Two auctions left to cover. First, Gooding’s Pebble Beach sale put up some big numbers. Frankly, I’m really bored with million dollar Ferraris. And Mercedes Gullwings don’t do anything for me. Instead of listing the 30 (yes, that’s right) cars that hit the million dollar mark, I’ll just show what’s interesting. I will, however, show you the top sale, which was this 1957 Ferrari 250 GT 14-Louver Berlinetta for $9,460,000.
The next two highest selling cars were pretty interesting. First, this 1937 Bugatti Type 57SC Atalante went for $8,745,000.
And then this. This result actually made me shout an expletive when I saw it. It’s a 1997 McLaren F1. A year or two ago, one sold for $2 million, which was way more than any other F1 before it. I remember 10+ years ago when these things were at exotic car dealerships around the country with a price tag of $800,000. This one sold for an astounding $8,470,000. This is a big deal. These cars will never be attainable ever again for mere millionaires. They have proven to be exquisitely collectible.
Feature cars! The Hispano-Suiza J12 was withdrawn from the sale. A previously featured and early Duesenberg Model J brought $2,365,000. The Ferrari F40 LM brought $2,090,000. Two other Ferraris failed to reach their reserves: the Ferrari FXX and the Ferrari 400 Superamerica. Cool cars? How about this ex-Michael Schumacher and Rubens Barrichello Grand Prix-winning 2002 Ferrari F2002? It sold for $2,255,000.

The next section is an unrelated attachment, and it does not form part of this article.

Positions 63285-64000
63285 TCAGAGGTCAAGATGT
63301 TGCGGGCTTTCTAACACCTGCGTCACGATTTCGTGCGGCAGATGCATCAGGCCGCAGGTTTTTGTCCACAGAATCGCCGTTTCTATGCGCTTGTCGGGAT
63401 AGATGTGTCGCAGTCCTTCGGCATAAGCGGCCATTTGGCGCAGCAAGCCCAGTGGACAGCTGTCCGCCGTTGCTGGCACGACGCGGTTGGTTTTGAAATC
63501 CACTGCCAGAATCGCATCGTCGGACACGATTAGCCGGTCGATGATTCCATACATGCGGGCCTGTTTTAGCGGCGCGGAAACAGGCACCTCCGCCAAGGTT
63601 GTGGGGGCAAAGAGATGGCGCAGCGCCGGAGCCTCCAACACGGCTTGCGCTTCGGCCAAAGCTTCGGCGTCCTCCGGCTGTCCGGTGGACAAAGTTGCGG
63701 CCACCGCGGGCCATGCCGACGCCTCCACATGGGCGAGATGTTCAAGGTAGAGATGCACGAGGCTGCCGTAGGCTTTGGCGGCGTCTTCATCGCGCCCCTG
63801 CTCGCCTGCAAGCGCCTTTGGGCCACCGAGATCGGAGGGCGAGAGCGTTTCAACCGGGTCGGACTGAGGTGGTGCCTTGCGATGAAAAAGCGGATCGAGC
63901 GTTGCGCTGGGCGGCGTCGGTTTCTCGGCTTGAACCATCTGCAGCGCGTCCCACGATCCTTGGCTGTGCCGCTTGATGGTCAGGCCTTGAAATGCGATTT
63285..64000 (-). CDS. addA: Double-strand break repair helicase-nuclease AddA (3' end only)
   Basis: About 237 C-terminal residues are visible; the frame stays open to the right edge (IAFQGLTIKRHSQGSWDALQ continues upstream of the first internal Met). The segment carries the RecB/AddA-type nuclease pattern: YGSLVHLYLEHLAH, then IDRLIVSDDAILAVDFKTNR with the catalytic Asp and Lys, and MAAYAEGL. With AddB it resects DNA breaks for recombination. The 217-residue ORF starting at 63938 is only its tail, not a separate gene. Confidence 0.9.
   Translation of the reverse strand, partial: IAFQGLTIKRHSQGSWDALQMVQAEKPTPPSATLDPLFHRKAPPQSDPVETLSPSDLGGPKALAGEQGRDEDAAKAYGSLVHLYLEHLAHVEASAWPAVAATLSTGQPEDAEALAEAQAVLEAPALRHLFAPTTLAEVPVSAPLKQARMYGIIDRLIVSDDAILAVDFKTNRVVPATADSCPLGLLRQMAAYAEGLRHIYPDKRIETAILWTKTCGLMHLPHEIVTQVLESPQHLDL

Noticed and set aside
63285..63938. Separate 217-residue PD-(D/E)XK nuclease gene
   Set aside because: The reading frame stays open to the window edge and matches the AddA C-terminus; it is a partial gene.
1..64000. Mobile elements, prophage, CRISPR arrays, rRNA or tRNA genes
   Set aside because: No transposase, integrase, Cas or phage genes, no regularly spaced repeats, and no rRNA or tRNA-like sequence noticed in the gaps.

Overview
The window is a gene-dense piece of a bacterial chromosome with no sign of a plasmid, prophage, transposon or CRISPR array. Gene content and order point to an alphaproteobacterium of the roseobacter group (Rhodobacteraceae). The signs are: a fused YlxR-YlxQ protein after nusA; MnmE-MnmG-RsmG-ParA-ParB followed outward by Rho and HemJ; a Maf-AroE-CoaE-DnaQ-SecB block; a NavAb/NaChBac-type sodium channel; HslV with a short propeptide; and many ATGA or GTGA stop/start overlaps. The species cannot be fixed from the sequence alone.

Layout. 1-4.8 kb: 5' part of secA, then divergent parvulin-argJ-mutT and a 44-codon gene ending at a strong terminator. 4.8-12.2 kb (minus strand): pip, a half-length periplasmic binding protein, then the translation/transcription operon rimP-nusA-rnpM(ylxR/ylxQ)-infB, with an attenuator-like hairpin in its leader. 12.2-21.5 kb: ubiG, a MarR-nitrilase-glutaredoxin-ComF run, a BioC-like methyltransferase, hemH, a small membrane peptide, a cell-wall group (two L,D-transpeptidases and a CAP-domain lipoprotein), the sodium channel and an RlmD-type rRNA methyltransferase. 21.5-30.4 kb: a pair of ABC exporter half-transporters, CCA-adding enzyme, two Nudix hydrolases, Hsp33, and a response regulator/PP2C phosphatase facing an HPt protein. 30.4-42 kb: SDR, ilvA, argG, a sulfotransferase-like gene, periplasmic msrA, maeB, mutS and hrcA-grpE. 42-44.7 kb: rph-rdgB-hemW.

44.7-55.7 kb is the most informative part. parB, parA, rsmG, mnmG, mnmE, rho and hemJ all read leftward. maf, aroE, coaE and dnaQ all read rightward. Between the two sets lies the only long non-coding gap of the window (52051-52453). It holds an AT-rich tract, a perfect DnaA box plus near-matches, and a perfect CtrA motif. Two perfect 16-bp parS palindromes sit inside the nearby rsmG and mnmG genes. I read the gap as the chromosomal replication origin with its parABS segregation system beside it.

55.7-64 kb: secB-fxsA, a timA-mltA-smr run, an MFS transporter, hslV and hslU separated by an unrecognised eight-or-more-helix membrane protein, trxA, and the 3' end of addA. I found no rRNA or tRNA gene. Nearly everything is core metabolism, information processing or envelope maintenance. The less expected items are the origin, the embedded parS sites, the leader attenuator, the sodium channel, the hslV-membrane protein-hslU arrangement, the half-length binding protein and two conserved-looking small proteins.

I really like this pre-Jaguar 1932 SS1 Coupe for $154,000.
Other feature cars sold: the Gurney-Weslake AAR Eagle brought $3,740,000. The Voisin C25 sold for $1,925,000. Gooding & Company, like RM Auctions, also sold a Ferrari N.A.R.T. Spider. This one happened to be a 365 GTB though, and “only” brought $720,000.
This huge 1914 Packard 1-38 Five-Passenger Phaeton was one of my favorite cars of the entire sale. It sold for a healthy $467,500.
This ex-Harrah Collection 1915 Cretors Model C Popcorn Wagon was the first car cut from my “to be featured” list when time ran out. It sold for $374,500 – almost $100,000 more than the top end of its pre-sale estimate.
This 1948 Alfa Romeo 6C 2500 Competizione was one of the stars of the show. It was hammered away for $4,840,000. It’s the only one like it left.
And finally, I thought this 1929 Bentley Speed Six Grafton Coupe by Freestone & Webb looked pretty sporty. But the price was a little too-sporting for my wallet: $2,860,000.
Check out full results here.
And last but not least, Russo & Steele’s Monterey sale. Our featured Bizzarrini Prototype sold for $77,000. The top sale was this 1949 Ferrari 166 Inter Berlinetta by Stabilimenti Farina for $1,050,500.